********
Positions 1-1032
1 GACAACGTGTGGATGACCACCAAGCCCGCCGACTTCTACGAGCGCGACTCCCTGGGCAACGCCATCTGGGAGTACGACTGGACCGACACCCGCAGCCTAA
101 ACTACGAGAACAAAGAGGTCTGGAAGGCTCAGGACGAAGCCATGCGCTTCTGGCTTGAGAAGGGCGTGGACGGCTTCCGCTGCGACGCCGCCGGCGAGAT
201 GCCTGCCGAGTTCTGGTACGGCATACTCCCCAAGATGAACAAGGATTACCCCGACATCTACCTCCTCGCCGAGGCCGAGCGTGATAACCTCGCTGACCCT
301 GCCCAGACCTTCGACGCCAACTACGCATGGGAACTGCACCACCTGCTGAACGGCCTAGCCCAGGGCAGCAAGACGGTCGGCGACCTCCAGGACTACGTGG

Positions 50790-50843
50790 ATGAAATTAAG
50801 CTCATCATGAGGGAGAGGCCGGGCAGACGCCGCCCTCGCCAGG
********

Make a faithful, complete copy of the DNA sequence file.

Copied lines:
Positions 1-1032
1 GACAACGTGTGGATGACCACCAAGCCCGCCGACTTCTACGAGCGCGACTCCCTGGGCAACGCCATCTGGGAGTACGACTGGACCGACACCCGCAGCCTAA
101 ACTACGAGAACAAAGAGGTCTGGAAGGCTCAGGACGAAGCCATGCGCTTCTGGCTTGAGAAGGGCGTGGACGGCTTCCGCTGCGACGCCGCCGGCGAGAT
201 GCCTGCCGAGTTCTGGTACGGCATACTCCCCAAGATGAACAAGGATTACCCCGACATCTACCTCCTCGCCGAGGCCGAGCGTGATAACCTCGCTGACCCT
301 GCCCAGACCTTCGACGCCAACTACGCATGGGAACTGCACCACCTGCTGAACGGCCTAGCCCAGGGCAGCAAGACGGTCGGCGACCTCCAGGACTACGTGG

Positions 50790-50843
50790 ATGAAATTAAG
50801 CTCATCATGAGGGAGAGGCCGGGCAGACGCCGCCCTCGCCAGG